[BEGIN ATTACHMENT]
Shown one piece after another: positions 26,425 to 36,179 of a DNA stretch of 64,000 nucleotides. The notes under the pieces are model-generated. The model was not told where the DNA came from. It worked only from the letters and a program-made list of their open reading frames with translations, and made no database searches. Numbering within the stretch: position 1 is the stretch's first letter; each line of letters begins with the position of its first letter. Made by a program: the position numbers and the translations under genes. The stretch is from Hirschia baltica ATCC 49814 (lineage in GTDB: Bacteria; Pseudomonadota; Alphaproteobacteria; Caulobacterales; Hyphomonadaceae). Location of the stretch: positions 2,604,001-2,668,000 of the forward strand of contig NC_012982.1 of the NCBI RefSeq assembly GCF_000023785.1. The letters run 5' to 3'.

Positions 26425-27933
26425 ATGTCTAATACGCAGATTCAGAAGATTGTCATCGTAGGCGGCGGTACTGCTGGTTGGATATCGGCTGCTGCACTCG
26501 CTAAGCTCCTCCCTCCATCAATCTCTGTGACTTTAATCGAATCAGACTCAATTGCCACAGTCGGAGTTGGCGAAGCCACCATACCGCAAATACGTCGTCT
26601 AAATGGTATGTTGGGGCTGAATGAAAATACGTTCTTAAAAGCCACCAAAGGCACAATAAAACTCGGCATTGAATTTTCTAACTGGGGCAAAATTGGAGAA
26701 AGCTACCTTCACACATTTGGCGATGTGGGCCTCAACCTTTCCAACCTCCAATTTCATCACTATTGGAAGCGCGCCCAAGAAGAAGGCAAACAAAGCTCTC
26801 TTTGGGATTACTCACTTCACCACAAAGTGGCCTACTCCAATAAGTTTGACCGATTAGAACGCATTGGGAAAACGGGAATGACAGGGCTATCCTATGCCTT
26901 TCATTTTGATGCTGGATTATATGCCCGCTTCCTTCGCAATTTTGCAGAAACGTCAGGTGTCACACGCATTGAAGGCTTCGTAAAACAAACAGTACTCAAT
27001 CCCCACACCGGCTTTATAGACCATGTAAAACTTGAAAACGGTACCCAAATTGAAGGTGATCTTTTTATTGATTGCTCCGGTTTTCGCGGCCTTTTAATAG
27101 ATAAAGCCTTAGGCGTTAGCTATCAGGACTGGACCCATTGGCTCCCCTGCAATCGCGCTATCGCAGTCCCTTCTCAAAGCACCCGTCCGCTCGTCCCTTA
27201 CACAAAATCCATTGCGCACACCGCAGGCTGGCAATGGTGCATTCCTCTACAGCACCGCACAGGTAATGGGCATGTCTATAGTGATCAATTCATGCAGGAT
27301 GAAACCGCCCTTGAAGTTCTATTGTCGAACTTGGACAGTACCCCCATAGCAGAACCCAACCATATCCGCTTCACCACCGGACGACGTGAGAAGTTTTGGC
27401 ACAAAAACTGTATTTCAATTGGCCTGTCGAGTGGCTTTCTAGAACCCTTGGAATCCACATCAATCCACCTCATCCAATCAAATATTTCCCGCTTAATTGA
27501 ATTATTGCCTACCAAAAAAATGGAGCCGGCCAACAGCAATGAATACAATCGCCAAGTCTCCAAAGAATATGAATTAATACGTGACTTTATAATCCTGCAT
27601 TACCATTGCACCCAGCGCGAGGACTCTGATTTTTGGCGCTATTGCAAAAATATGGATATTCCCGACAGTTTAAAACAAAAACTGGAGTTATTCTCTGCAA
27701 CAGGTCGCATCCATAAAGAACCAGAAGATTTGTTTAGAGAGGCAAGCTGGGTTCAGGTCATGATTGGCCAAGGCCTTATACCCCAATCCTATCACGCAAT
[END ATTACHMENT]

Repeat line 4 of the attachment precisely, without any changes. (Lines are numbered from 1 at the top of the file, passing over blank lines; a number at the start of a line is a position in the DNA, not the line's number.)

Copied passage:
26501 CTAAGCTCCTCCCTCCATCAATCTCTGTGACTTTAATCGAATCAGACTCAATTGCCACAGTCGGAGTTGGCGAAGCCACCATACCGCAAATACGTCGTCT